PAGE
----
The company on trail for liability around its now-defunct painkiller Vioxx is hoping a business intelligence software product could provide some relief to the drug development process.

Merck & Co. has spent the past four years

searching for a common analysis and reporting platform its biostatistics and research division can use to process clinical trial data from several different software programs. The chosen platform will have not only have to present that data in safety tables but comply with the growing range of regulatory standards that govern the drug development industry.

So far, SAS Institute Inc. has emerged as one of the few contenders for the project, according to Merck Biostatistics and Research Decision Sciences Organization vice-president Ray Bain. Bain was among the executives on hand at this week’s SAS User Group International conference in Philadelphia, where the company launched its Drug Development 3.0 software.

“We’re probably looking for version 3.1 to be where we want them to be,” Bain said. “We’re getting more comfortable with it, but what’s really been impressive is a sea change in which SAS has been willing to learn more about how we do things. Our own IT organization hasn’t done that.”

Managing clinical trial data and complying with regulators is an important issue for Merck, which last September pulled Vioxx after it was linked to an increased risk of heart attacks and strokes. The company faces billions in liability claims but has promised to defend itself. On Wednesday Merck asked a judge to dismiss the first Vioxx trial after accusing the plaintiff in the case of lying about when the pills were sent to her.

Merck already uses SAS to manage about 80 per cent of its clinical trial data, from Phase I evaluations of compounds through post-marketing, but the rest comes from other vendors. The early versions of Drug Development didn’t meet the firm’s needs, Bain said, because it would only guarantee standards compliance for other SAS software, not third-party applications.

“(SAS) is the backbone of our analysis,” he said, “but if we were to be 100 per cent SAS we would feel like we were not differentiating ourselves in terms of statistical innovation.”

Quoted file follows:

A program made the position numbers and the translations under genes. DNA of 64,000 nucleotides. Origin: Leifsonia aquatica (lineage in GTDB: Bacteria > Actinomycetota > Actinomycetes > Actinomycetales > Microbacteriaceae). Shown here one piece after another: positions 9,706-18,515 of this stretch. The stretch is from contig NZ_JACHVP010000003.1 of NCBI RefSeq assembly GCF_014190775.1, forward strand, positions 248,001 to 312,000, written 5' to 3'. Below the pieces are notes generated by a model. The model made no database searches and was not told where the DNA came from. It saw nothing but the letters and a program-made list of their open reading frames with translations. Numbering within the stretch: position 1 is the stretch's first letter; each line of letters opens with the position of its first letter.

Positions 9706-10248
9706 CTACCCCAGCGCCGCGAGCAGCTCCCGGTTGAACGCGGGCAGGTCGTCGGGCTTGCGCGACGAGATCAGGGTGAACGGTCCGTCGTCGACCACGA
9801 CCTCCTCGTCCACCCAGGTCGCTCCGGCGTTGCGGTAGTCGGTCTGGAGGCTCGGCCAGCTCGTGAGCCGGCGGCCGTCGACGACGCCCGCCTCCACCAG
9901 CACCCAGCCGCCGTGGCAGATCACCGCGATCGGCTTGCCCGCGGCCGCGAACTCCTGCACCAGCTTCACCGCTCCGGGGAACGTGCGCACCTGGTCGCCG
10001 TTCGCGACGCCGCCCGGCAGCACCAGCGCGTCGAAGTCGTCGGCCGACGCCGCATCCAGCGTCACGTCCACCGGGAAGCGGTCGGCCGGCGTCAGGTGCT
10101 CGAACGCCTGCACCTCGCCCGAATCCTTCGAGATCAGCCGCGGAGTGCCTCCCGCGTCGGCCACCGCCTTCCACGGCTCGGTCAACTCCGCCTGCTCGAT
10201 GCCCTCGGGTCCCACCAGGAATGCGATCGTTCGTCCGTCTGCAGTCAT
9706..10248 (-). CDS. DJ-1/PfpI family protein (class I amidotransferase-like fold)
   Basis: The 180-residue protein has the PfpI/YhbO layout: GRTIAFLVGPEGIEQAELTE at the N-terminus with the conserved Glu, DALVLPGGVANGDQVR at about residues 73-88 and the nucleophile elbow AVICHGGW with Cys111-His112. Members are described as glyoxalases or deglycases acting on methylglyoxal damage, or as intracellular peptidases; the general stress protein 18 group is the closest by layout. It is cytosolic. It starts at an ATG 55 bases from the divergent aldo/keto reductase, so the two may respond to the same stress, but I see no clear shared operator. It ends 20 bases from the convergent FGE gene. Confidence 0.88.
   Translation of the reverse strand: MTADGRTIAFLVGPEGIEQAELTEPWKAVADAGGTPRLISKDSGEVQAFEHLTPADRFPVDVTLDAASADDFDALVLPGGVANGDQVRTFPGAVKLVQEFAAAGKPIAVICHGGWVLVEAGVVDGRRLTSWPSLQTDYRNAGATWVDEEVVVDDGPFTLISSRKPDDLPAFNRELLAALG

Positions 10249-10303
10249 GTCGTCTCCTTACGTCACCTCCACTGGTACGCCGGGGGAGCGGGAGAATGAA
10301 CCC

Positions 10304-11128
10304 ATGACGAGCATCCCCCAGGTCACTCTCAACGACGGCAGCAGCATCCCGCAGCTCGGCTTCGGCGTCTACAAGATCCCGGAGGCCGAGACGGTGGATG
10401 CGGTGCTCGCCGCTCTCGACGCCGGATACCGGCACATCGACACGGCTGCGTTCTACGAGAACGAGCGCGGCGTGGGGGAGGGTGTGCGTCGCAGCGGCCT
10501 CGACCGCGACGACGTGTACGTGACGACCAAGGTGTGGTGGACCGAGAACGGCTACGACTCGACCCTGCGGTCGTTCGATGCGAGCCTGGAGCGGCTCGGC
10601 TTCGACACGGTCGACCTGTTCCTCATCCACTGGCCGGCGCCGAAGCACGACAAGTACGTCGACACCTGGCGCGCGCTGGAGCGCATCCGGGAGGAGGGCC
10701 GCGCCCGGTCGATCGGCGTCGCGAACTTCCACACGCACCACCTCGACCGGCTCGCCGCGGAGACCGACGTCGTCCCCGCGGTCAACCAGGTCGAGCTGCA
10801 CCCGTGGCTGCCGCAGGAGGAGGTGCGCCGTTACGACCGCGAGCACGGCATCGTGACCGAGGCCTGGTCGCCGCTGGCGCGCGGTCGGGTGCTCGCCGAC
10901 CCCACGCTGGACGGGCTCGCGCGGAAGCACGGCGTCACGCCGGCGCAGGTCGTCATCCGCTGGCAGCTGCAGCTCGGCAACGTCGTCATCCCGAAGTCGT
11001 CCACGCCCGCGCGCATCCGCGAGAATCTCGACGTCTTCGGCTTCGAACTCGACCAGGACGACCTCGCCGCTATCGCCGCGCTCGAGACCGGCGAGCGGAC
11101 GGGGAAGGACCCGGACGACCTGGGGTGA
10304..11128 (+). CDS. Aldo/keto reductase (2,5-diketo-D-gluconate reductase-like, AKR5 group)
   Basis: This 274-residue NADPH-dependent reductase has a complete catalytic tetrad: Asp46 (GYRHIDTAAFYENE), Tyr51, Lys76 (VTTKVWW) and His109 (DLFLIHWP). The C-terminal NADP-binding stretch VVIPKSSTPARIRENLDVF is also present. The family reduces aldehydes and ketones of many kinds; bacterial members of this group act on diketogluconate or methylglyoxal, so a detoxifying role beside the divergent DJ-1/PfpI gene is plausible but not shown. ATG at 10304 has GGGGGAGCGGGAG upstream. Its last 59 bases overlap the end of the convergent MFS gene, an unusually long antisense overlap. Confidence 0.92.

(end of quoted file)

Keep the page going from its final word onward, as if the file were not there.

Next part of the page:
Laurie Rose, SAS’s director of health and life sciences, said the Vioxx recall has affected the public perception of the pharmaceutical industry, which has become highly competitive as firms use commercials that urge patients to ask their doctors about new drugs. SAS is a board member of the Clinical Data Industry Standards Consortium (CDISC), and has tried with Drug Development 3.0 to create a central repository for information that will speed up the process by which drugs are submitted to authorities like the U.S. Food and Drug Administration (FDA), she said. 

“What we want to do is get away from the 18-wheeler trucks full of boxes,” she said. “That’s not an exaggeration – that’s how this stuff would be sent out.”

Part of Merck’s problem is that it stores much of its data in a custom-built database, Bain said. The information inside may be compliant with FDA regulations such as 21 CFR Part 11, but extracting it raised quality assurance concerns and wasted time.

“You’d take a couple of coffee breaks and wait for it to churn,” he said. “Our IT people were focused on getting the information into the database, but we also need it out, analyzed and sent to the regulatory agencies.”

Pharmaceutical firms find the data management issue particularly tough because many of them grow by acquisition, Rose noted, which means a slew of disparate systems and processes. Even though Merck hasn’t signed up for Drug Development 3.0 yet, she said it should be well received by the many companies that already submit much of their clinical trial information as SAS data sets.

“It’s hard to quantity what it will mean in terms of faster time to market,” she said, adding it can take many years and more than US$1 billion to get drugs on pharmacists’ shelves. “This is really about the need to improve the way data is shared.”

SAS Drug Development customers so far include Solvay Pharmaceuticals, which uses it to provide information access to about 100 researchers around the world, Rose added.

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